Today in the news: I heard an interesting report about a gene editing technique that has allowed scientists to alter retinal cells in nearly blind volunteers, with the hope that those altered cells will reverse the genetically induced blindness.
Like you are probably thinking now, I thought, wow. Cool. A little freaky, but cool.
A few weeks ago I had my second Pfizer vaccine jab for Covid-19, which uses an mRNA gene to create antibodies to the virus, and has been shown to be over 90% effective in preventing the disease.
The Dystopian Idea
Gene altering technology is both fascinating and frightening, especially if you have an active imagination. At its best, this technology could reduce or eliminate genetically and environmentally induced illnesses. At its worst, we can imagine using gene editing for socially destructive purposes (eliminating “certain types” of genes that are “undesirable”, for example.)
Several years ago I wrote a YA science fiction novel about using nanotechnology to serve a similar purpose. It was super fun to write, and I decided to simply launch it on Amazon myself, since it was slightly out of my usual genre. You can find it here. While nanotech and mRNA tech are quite different, they both operate at microscopic levels. We can’t see it with the naked eye; could it be safe?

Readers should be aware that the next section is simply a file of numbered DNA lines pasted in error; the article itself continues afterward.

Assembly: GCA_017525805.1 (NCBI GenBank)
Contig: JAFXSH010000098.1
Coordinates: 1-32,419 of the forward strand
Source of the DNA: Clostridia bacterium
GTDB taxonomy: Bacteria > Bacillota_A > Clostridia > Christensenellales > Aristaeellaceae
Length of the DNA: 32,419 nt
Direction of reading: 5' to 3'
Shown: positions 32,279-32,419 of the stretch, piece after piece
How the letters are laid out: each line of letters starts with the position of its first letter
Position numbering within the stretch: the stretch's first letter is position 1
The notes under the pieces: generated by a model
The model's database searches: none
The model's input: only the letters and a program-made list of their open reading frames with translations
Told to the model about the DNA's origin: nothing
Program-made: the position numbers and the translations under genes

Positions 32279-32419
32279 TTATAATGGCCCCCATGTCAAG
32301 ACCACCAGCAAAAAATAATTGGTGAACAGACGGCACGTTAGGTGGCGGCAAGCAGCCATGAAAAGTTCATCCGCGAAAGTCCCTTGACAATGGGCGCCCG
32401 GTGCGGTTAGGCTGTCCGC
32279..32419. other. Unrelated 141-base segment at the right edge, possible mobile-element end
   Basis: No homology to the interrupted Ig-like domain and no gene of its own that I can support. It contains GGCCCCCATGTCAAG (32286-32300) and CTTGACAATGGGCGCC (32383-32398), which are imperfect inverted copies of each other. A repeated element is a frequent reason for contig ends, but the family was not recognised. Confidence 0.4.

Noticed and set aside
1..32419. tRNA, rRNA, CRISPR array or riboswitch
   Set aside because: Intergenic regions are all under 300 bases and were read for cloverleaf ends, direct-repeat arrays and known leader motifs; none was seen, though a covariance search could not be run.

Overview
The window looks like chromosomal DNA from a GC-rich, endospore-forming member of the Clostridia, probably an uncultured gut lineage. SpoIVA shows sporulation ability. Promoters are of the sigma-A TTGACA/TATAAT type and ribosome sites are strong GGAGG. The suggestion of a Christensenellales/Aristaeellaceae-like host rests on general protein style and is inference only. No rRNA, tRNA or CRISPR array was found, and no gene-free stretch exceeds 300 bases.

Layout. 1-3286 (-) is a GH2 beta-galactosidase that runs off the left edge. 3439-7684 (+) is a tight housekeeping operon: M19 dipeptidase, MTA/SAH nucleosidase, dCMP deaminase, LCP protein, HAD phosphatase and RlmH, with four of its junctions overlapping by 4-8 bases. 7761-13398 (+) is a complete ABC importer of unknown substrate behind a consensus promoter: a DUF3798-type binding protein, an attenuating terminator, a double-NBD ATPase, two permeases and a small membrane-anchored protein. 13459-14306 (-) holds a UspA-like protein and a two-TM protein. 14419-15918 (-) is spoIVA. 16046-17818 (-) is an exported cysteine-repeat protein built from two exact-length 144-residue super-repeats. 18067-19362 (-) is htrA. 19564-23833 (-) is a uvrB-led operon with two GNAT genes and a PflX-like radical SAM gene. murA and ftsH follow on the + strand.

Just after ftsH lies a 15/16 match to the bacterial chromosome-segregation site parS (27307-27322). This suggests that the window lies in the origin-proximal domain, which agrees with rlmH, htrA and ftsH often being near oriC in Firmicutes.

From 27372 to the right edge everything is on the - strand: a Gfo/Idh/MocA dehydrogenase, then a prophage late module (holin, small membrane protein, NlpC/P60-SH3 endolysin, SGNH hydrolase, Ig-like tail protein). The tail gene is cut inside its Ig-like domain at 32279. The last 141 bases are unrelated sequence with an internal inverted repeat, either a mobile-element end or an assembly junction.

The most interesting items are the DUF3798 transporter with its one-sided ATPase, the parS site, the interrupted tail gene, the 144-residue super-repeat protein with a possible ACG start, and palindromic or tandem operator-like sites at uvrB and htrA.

The thing is, we humans can imagine both the worst and the best outcomes of scientific breakthroughs, because we’ve seen other humans act at both extremes. But as a former scientist, married to a scientist, I truly believe that science used responsibly will save us. Take the Covid vaccine as an example, and its mRNA technology.
The Scientific Imagination
From an article in The Atlantic: “For more than 40 years, synthetic RNA couldn’t do anything useful. In 1978, Katalin Karikó was a young scientist at the Biological Research Centre in Szeged, Hungary, when she started working on the idea that it could.” Now that technology may be used to treat malaria, cancer, and multiple sclerosis, in addition to producing a life-saving vaccine against the SARS-Co-V2.
My novel ARK is, yes, dystopian, and explores the ways in which these technologies could be distorted for the worst. But I also tried to weave into the story the ways in which these technologies can save the planet, and us. I believe in science. I also believe that we must be sure it is used with oversight.
Have fun reading my dystopian novel – a pure product of imagination – while celebrating the genius of real-life science used responsibly. And let me know what you think!